The Truth About US Taxes: 40 Things You Need To Know

40 Things You Need To Know About US Expat Taxes

The United States tax code is incredibly lengthy and complex. However, if you live in another country and have U.S. tax obligations, understanding certain aspects of this code is essential. Below are 40 Things You Need To Know About US Expat Taxes to make sure you are in compliance when it’s time to file your tax return.

1. Living outside the country doesn’t eliminate your obligation to file.

Some expats mistakenly believe that living outside the United States excuses them from their obligation to file U.S. taxes. However, filing requirements still apply to people who live in other countries.

2.  The United States taxes income earned in other countries.

Although most countries only impose tax on income sourced from within their borders, the United States imposes tax on income earned anywhere. Thus, even if you earn all of your income from another country, you may still need to pay taxes to the U.S. government.

3. The United States requires you to consider your worldwide income for tax purposes.

When determining whether you must file or how much tax you need to pay, you will need to calculate your worldwide income. The United States defines your worldwide income as any wages earned in the United States, any wages earned in another country, all interest income, all dividend income, all rental income and any other type of income you may have earned during the year.

4. There are specific requirements that determine whether you must file.

Specific requirements established by the Internal Revenue Service apply to U.S. taxpayers living in other countries. For example, if your worldwide income exceeds the IRS filing threshold for your filing status, you will be required to file a return. You may also be required to file if you owe special taxes.

5. You may want to file a return even if you aren’t required to do so.

Some expats who are not required to file a tax return may gain benefits from filing anyway. For example, if you are eligible for certain credits and/or a refund of taxes you paid, you should file to get money back from the IRS.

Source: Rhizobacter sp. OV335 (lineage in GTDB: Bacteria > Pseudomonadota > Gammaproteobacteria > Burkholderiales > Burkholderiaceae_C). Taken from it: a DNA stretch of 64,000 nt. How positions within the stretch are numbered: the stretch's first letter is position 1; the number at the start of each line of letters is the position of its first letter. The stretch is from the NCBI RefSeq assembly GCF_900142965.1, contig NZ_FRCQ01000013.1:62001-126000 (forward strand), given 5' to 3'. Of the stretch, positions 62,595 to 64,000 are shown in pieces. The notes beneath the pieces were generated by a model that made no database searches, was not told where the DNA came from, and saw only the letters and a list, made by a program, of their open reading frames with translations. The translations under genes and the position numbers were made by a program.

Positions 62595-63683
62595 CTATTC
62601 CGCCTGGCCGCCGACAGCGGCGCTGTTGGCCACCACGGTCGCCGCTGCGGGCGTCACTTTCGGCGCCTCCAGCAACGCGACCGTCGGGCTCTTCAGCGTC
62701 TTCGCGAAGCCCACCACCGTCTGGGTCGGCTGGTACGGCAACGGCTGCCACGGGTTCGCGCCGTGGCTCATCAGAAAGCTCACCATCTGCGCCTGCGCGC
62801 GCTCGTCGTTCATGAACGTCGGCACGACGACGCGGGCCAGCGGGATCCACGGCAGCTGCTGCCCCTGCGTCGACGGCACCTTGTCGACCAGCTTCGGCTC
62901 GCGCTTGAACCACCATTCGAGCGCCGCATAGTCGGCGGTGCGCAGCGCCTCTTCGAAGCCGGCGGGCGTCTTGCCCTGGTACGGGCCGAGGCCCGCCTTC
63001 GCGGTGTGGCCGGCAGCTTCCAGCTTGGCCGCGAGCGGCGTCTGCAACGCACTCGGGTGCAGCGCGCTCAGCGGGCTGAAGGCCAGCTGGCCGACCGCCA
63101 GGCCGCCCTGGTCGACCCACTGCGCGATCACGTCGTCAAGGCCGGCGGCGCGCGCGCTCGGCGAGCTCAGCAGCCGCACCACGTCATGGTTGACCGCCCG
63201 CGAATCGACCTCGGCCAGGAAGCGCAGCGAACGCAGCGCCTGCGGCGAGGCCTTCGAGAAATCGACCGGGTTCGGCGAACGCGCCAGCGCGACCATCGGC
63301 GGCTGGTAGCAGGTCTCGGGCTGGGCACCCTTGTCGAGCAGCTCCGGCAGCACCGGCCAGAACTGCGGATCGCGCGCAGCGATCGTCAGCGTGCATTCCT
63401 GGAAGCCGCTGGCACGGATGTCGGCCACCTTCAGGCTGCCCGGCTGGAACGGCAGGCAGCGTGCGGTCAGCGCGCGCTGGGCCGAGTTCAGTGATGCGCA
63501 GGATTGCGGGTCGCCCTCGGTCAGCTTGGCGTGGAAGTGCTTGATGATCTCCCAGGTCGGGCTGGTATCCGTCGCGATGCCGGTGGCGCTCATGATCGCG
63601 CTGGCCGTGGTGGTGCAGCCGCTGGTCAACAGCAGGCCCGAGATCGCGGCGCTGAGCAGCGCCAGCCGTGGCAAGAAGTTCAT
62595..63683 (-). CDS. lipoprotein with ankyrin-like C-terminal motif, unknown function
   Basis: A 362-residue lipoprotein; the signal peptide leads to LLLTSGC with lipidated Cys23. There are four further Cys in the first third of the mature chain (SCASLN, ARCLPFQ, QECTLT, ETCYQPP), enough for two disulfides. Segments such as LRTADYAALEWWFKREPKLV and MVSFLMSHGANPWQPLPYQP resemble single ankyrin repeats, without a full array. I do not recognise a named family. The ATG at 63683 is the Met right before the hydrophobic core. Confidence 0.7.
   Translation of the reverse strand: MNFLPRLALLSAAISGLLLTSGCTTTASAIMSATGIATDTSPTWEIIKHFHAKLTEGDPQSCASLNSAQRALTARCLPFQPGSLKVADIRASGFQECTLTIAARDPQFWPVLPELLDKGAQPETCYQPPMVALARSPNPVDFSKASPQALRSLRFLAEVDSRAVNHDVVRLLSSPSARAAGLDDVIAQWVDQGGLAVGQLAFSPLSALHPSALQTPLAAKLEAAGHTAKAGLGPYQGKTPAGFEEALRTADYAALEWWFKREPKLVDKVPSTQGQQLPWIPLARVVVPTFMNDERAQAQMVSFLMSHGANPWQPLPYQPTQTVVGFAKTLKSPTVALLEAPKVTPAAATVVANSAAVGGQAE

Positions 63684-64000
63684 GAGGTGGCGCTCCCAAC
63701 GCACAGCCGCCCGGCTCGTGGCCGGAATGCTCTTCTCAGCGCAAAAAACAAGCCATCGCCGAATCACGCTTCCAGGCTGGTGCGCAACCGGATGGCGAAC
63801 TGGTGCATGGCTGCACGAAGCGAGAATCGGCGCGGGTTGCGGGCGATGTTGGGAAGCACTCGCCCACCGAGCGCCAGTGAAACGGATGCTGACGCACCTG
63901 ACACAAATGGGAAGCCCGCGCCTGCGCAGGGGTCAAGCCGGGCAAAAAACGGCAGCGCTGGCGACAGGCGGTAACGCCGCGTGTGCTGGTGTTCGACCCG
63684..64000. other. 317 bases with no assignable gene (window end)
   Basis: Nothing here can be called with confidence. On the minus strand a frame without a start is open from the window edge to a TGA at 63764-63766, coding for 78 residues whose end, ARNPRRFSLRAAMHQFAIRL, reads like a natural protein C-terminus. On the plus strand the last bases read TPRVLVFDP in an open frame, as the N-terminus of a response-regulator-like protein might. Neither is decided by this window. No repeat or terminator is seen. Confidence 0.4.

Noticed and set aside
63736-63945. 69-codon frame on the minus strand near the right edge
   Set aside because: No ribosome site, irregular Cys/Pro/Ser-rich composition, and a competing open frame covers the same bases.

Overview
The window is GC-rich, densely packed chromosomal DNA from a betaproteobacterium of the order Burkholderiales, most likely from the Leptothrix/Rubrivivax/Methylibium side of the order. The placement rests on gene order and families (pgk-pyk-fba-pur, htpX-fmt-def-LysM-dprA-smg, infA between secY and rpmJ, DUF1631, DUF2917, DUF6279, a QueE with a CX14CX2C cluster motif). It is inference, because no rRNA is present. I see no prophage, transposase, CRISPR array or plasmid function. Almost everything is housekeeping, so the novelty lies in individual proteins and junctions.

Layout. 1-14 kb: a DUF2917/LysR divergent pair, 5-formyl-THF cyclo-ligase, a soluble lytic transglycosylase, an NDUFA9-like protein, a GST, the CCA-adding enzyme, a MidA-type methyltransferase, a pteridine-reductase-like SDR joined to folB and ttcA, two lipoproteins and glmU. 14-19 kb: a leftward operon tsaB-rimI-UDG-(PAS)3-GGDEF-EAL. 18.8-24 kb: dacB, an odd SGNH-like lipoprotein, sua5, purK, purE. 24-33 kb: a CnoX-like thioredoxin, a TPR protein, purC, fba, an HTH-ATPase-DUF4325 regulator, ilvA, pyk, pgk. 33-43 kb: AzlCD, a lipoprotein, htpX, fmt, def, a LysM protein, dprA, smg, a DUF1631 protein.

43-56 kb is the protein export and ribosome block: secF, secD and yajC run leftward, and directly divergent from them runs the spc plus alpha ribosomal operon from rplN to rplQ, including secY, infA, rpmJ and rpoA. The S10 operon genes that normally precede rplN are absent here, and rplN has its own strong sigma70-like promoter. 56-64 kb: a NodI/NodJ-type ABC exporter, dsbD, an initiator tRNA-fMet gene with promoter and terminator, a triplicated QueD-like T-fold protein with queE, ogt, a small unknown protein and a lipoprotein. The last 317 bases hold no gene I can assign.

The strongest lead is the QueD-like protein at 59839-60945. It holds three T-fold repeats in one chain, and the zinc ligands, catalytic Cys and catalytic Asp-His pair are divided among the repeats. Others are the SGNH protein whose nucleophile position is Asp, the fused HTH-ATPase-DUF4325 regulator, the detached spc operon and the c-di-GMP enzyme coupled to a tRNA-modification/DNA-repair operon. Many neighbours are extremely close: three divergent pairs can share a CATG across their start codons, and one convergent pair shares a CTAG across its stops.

6. Self-employed expats are subject to strict filing requirements.

For expats reporting only employment income, filing thresholds are all above $12,000. However, if you are self-employed, you will need to file a tax return if you earn more than $400 during the year. This requirement applies even if all of your money comes from sources outside the United States.

7. Most expats won’t pay any taxes to the United States.

Although many expats will need to file a U.S. tax return, they are unlikely to owe any taxes to the IRS. Thanks to several exclusions, credits and deductions, the majority of expats are able to bring their tax liability to zero.

8. The exclusions, credits and deductions available to expats have complex qualification requirements.

Although most expats will qualify for the available credits, deductions and exclusions, you must meet specific requirements. Proving that you meet these requirements is sometimes daunting, so getting assistance from a professional is recommended.

9. Many U.S. expats will benefit from the Foreign Tax Credit.

The Foreign Tax Credit is available to most expats and can dramatically reduce the amount of taxes you owe. The Foreign Tax Credit allows you to reduce your U.S. tax liability by the amount you paid to a foreign country. To claim this credit, you must file Form 1116.

10. Many expats qualify for the Foreign Earned Income Exclusion.